There are really no hard and fast rules for wine drinking, but there are some conventions that, when followed, do allow for more enjoyment of the wine you are drinking.
Stem glasses are best if you want to enjoy all aspects of appreciating a wine, though wine tumblers seem to be enjoying some favor these days. In general the red wines belong in a rounder bowl stem glass, while whites do better in a traditional tulip-shaped stem glass. On all wineglasses the rim is generally narrower than the widest part of the bowl, which concentrates the wine’s nose or bouquet. Stem glasses are meant to be held by the stem, which keeps fingerprints off the bowl of the glass, allowing for visual appreciation of the clarity and hue of the wine you’re enjoying.
In choosing wine glasses, you want a wine glass that is weighted enough at the foot to be well balanced when filled. The glass should never be filled more than halfway, and when it’s filled, it should feel stable in your hand when held by the stem, and not have a tendency to tilt or tip, even when you swirl the wine.
There are special wineglasses for specific wines, ie bordeaux and burgundy. Champagne is served in a champagne flute. If you enjoy wine you might consider acquiring a variety of wine glasses. Blown glass is preferable to cut glass. Lead crystal is a good choice for two reasons. The glass is heavier, making it more stable. Lead crystal also has a different refraction than ordinary glass, which makes it easier to appreciate the visual aspects of wine. The light coming through leaded crystal enhances the appearance of the wine.
The convention is to pair more delicate white wines with white meats such as chicken and fish, and to pair more hearty red wines with red meats such as beef, pork and lamb. While in general this is a good convention, understanding the reasoning behind it is, in this instance, far more important, especially given the variety of wines available today, and the differences in our diets.
When pairing wine with food, the wine you choose should be slightly sweeter and the nose slightly fuller than that of the food you’re serving. This will ensure that your food and your wine are paired nicely. Though in general red wines are more robust, on a case by case basis this isn’t always so. Following a convention blindly without realizing why it’s a convention might lead you into some mismatches. It’s good to try a variety of wines in the week or two prior to that dinner party you’re hosting, so that you’ll make a more informed wine choice to complement your menu.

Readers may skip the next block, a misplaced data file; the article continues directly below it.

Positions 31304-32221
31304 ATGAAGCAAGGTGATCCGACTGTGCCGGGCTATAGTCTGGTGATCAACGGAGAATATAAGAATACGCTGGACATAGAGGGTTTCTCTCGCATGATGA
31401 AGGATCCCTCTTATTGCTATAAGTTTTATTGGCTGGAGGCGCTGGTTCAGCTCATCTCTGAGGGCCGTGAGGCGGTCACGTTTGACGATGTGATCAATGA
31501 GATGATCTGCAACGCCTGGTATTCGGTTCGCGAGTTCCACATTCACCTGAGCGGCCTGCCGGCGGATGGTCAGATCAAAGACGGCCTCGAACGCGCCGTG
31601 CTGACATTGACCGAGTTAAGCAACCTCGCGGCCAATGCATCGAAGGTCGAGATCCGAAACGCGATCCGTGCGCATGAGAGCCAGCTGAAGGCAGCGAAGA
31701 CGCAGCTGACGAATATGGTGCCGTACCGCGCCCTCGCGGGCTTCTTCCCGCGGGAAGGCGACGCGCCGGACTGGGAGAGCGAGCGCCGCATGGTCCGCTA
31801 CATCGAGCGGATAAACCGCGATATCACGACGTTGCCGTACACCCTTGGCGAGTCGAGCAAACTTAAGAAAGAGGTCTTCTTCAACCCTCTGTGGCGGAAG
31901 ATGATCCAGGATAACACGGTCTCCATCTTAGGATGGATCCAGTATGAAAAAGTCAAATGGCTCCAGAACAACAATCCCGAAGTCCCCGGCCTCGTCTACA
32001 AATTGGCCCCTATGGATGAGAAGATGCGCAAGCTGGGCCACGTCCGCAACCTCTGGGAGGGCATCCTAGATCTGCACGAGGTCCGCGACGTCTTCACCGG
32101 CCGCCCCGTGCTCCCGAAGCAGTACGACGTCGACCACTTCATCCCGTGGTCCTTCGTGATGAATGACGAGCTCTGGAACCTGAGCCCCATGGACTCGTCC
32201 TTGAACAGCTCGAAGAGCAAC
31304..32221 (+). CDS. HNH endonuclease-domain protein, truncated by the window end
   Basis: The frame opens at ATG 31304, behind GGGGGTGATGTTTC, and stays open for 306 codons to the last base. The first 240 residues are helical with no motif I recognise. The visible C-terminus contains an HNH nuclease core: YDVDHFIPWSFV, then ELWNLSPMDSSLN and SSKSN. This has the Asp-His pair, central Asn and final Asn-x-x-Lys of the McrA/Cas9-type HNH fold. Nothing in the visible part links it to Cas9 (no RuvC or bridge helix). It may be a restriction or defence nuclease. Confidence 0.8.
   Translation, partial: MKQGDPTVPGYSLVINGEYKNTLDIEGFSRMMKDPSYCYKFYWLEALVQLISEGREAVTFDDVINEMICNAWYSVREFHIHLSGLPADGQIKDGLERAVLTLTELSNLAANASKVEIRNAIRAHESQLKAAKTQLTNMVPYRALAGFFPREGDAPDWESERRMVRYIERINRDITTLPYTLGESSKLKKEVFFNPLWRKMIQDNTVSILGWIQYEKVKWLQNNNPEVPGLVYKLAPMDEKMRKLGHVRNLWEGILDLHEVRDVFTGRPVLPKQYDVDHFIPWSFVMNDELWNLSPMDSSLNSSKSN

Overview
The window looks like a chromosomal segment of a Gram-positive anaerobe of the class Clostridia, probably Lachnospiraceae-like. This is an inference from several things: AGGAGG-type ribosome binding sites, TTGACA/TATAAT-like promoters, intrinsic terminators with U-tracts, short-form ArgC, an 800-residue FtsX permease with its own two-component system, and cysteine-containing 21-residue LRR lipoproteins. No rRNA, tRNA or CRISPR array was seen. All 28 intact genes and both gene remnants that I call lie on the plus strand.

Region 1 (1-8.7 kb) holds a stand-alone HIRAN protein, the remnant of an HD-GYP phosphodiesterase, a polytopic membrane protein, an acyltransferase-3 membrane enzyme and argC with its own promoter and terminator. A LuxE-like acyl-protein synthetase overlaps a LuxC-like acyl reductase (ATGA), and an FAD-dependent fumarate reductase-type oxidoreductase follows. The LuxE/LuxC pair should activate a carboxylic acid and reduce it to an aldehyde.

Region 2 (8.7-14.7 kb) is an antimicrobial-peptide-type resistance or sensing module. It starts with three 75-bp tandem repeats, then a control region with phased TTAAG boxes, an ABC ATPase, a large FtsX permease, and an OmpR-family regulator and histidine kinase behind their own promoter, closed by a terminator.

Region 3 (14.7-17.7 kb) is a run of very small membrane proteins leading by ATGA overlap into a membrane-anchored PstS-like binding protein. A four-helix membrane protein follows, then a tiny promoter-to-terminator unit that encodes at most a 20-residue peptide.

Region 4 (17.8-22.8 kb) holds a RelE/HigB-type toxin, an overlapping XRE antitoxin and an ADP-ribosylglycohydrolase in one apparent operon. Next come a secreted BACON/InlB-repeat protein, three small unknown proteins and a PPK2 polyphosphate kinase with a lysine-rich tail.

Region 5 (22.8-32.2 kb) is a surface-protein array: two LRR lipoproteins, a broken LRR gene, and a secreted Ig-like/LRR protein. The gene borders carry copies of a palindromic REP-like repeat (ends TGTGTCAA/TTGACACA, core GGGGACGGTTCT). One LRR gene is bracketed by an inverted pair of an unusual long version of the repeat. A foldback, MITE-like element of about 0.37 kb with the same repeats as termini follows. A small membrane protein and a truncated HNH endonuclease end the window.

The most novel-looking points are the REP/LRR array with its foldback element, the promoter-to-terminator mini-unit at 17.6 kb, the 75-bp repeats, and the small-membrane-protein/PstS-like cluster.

The other convention is to start the meal with a lighter wine and end with a heavier wine. The reasoning behind this convention is simple. Most meals end in dessert, most desserts contain sugar, and sugar stays on the palate for a very long time. So a heavier wine will stand up to that end of meal treat better than a light wine will, with a sweeter dessert wine being the best choice. Also, if you serve a heavier, more robust wine at the beginning of a meal, it will overwhelm the palate and make the rest of the meal less enjoyable.
In general, white wines are served chilled and red wines are served at room temperature, though in truth many red wines could stand to be a few degrees below room temperature, especially on a warm summer day. For your white wines, a couple hours of refrigeration prior to serving is sufficient.
Letting a red wine breathe for twenty minutes or so prior to serving is generally a good idea. This brings out the flavor.
Some wines, such as Port, will do better when decanted, since they are wines that have heavy sedimentation. Decanting is the process of slowly and carefully pouring the wine from the bottle into the decanter without stirring up the sediment. You keep pouring until you see the sediment enter the neck of the bottle.